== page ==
“I use Sun Bum, Zinka and Coola. I wish that I had been smarter earlier with sunscreen. Now I incorporate sunscreen into my skin care. I like a sunscreen serum. It feels a little more luxurious than just putting on zinc. I try to make it fun with my teammates. I have different colored zincs and tinted moisturizer, and tinted sunscreen. It’s nothing like what we were doing when I was in my early 20s.”

What is your skin care like when you’re traveling?

“The brands I have found that I like I bring with me everywhere. My toiletry bag is like a suitcase, it’s enormous, and it’s clear, so everyone’s always like ‘there’s Ali’s suitcase.’ I really like Glow Recipe. I’m trying to be more careful with the products I buy and support women-founded, women-run, women-of-color, Asian-owned businesses. I’ve been trying to give my Asians some love. So that’s a really cool way to do it since I feel like Asians know what’s up in the skin-care business.

We played in Japan, and I just stocked up. When I was playing in Chelsea, my teammate, who’s Korean, gave me products. That was probably the beginning of my love for skin care. She gave me these Korean products, and oh my gosh, they changed my life.”

What are some of your favorite things to eat before practice or a big game?

“So I actually really like having oatmeal. It took a while to find a recipe I liked because the oatmeal I grew up having really put me off. When I was living in Sweden, the girls were really into having oatmeal and putting banana, cinnamon and vanilla on it. I’ve gotten so into the toppings like walnuts and chopped apples. I do overnight oats too, because sometimes I’m in a rush in the morning, and I can bring it to training. Tovala actually has this amazing apple cinnamon baked oatmeal, and I had never had baked oatmeal before. I toss it in, continue getting ready and then my apartment smells amazing. 

That’s the easiest thing to get the energy I need. Then when I get to training, I’ll top up with a bar or a little bit of nut butter with a bite of a bagel or something. Throughout the day, I love eating nut butters and fruit. I’ve been eating a lot of cotton candy grapes, which are so good they just taste like candy. In terms of plant-based snacks like I love making smoothies. I like baking bliss balls. We have cool things in the cookbook, like healthy treats because I have a really bad sweet tooth. I like things with dates, almond butter, oats, banana. Those kinds of snacks are my go-to.”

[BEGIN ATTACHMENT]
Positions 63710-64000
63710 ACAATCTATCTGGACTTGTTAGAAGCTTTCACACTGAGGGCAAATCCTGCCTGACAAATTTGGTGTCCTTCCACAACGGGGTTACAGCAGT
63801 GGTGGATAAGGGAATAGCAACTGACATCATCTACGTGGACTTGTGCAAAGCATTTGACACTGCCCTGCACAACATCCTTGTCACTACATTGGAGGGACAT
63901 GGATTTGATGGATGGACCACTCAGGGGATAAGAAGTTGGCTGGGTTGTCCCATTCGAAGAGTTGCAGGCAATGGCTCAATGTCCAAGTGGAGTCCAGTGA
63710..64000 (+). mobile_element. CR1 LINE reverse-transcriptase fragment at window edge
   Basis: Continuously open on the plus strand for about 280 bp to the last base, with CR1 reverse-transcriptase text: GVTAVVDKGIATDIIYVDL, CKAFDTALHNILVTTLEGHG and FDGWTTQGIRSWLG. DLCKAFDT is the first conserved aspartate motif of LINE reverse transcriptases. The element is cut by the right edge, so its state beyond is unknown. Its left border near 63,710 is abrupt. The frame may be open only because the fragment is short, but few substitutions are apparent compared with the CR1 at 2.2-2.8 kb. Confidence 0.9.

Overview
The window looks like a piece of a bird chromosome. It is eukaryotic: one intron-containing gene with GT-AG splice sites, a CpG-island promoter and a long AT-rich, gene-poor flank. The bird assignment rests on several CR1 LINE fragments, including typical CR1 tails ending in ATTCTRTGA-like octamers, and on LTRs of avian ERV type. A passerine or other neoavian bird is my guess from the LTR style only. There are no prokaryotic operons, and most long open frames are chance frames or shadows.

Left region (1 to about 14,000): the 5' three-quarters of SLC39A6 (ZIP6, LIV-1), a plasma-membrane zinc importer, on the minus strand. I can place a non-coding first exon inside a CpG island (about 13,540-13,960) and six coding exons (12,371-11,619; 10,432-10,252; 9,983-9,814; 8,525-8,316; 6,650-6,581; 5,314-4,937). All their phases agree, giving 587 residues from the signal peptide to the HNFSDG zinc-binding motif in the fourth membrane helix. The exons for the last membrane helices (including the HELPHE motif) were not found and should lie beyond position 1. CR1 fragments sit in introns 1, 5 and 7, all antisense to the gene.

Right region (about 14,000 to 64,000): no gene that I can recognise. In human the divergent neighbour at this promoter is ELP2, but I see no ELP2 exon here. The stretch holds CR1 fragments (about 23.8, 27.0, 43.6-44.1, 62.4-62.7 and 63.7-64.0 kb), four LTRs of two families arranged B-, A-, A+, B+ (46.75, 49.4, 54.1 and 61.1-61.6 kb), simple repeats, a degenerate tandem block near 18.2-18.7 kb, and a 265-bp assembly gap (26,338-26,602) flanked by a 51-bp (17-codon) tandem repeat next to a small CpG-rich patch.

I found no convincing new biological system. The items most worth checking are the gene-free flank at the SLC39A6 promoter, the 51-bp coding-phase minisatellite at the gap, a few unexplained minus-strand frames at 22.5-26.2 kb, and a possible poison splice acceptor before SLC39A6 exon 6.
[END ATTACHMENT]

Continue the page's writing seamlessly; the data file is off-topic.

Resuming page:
What does it mean to you to play for Angel City FC with so many exciting stakeholders supporting the team?

“So there was a team—LA Sol that was the other professional team in LA, and I really hoped to get drafted, and I was like ‘this is my chance to stay in California,’ then that team folded, so I felt like it was never going to come back. If this team couldn’t work out with these superstars—it was one of the highest profile teams that have ever been formed—then no team can be sustained in LA. Then 12 years went by, and finally, Angel City actually signed players again. So for me, not knowing that I would get traded to this team, seeing the owners—the largest female ownership group in sports—that sends a huge message to me.

It’s really important for me to empower women and prove to people that women can do anything that we set our minds to. To prove that women are powerful and we can run companies and sports teams. So when Angel City was being formed I was already a secret fan even though I was on an opposition team. I was just so excited for the city of Los Angeles and the diverse little girls in this city to be able to see players live week in and week out. So then to come here and actually feel that support and not only just play and have 19,000-plus fans on average, but to actually engage with those fans who have sick support groups, who are just so committed and so dedicated, it’s like an unconditional love.

I think that’s something you see on the men’s side. Of course, you have grumbling when their teams lose, but like they tattoo the crest or player’s names on them. With Angel City, you’re seeing that type of following. I wish that I wasn’t surprised. I wish that I hadn’t been affected by a life of being told that ‘women can’t do X, Y and Z’ and that ‘people don’t care about women’s sports,’ but I actually have been surprised. It’s given me this perspective that I want to keep this going. 

I want to give everything to this club on the field and off so that when the next generation of girls and women play for this team, when they play in this league, when they play for a national team, they won’t be surprised when they feel the support—that’s the whole point. Angel City is not trying to be an outlier. It’s not trying to be unique. It’s sharing its sponsorship model, practices, how we got so many season ticket holders, why we sell so much merchandise because it wants other women-owned businesses and teams to be able to follow in our footsteps.

Representation is a really big part. We have a diverse team. We have a diverse following. I think representation is really important, but having visibility allows that representation to be felt even more. To just have a team that has diversity and celebrates inclusion is one thing. To have the platform Angel City does takes it to the next level.”